|Chatting in safety on "just average"|
Dutch cycle-path. 4 m wide and widely
separated from the road. Excellent
junction designs along here.
|Riding to school. No hands required on|
the sort of mundane infrastructure you
can expect to see everywhere. 3.5 m
wide and widely separated from the
road with good junction designs
|Boringly average infrastructure. Four|
metres wide, great junction design and
kept clear of ice in winter.
Similarly, some places make quite a lot of noise about having a few good cycle paths, or a network which covers part of a city. Nice photos can be taken on those cycle paths and they seem good so long as we gloss over the problems which occur at junctions and that they don't take people to all their destinations. Giving too much credit to a place which has an inadequate network also misses the point. A proper finely spaced grid of high quality routes which cover everyone's journeys is a prerequisite for a high cycling modal share. Exceptional pieces of infrastructure spread spread thinly across the country are only useful to a minority for some of their journeys and if the "good" cycle-paths are exceptional enough to be noteworthy, they're in the same category.
|Not a "superhighway", just a cycle-path|
3.5 metres wide providing a direct route
between city centre and suburb. It is
very important that cyclists get to use
direct routes. Good quality is far more
important than a flashy name.
How much extremely good infrastructure do you need ? That depends on how much cycling you want to see. It should be no surprise that expenditure on cycling is proportional to modal share.
The truly exceptional thing about Dutch cycling infrastructure is that in this country, "mundane" infrastructure is of extremely high quality, is excellently maintained and is absolutely ubiquitous. This mundane infrastructure in the Netherlands is what makes the high modal share possible because it keeps cyclists away from cars and trucks for all of every journey. This very high quality infrastructure is available to everyone so that they can make a large proportion of their journeys by bicycle without any nasty surprises, ever. This extremely high quality grid of cycling routes is kept open even during road works or when there has been snow. Anyone who wants to cycle is enabled to do so as much as they wish to. This maximises the modal share for cycling, whatever the demographic mix of any particular area. Old, young, rich, poor, locally born people and immigrants all cycle in the Netherlands.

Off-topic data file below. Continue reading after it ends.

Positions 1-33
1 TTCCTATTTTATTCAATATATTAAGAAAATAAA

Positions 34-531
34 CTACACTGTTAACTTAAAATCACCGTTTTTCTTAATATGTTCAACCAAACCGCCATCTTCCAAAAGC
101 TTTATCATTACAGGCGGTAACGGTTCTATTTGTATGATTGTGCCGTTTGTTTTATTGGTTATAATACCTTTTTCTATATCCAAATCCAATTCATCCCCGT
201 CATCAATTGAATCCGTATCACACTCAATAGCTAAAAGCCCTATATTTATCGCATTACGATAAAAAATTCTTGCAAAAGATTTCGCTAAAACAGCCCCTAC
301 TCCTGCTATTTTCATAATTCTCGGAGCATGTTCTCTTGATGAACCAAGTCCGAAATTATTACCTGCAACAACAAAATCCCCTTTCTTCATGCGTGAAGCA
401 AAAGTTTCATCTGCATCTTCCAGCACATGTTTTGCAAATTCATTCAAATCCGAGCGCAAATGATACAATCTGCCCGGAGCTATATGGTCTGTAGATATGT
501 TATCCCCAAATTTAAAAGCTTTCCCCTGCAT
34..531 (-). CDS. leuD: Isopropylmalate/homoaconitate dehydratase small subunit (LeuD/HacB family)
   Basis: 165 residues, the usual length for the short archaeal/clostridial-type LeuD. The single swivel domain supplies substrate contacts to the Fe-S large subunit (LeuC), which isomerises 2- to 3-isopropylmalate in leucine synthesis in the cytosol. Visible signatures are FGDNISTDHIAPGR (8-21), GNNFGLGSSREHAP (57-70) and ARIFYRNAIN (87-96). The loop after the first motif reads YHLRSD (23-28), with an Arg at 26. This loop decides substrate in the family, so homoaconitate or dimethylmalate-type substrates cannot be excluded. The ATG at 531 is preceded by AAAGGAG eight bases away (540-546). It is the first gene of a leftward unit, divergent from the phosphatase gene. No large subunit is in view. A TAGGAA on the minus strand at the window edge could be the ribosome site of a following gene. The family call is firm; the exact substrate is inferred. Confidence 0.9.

|High quality routes can also be roads|
if cars are removed from them by
unravelling motor and bicycle routes
|One of thousands of small bridges|
for cyclists doing what it needs to do
So what is this "grid", then ?
It's simple in concept. Within a few pedal strokes of home, everyone needs to be able to reach infrastructure on which they not only will be safe but on which they will feel safe. It must take the cyclist to every destination in a convenient manner and it must be contiguous. No stops and starts, no need to "take the lane" to cross large junctions.
Main cycle-routes should be separated from each other by no more than 500 metres. Secondary routes fill in between to get the spacing down to about 250 m and neighbourhood routes fill in the gaps where needed.
|Conceptual version of "the grid". Cover|
your whole country like this.
Red = main cycle routes 500 m apart,
green = secondary, blue = local links.
However, the everyday experience is as if it were such a strict grid. For instance, from our home we have less than 200 metres to cycle in a quiet culdesac (30 km/h limit) to reach either of two high quality four metre wide cycle-paths which take us to every possible destination by bike. See the actual map of primary and secondary cycle-routes in Assen in a previous post about "the grid".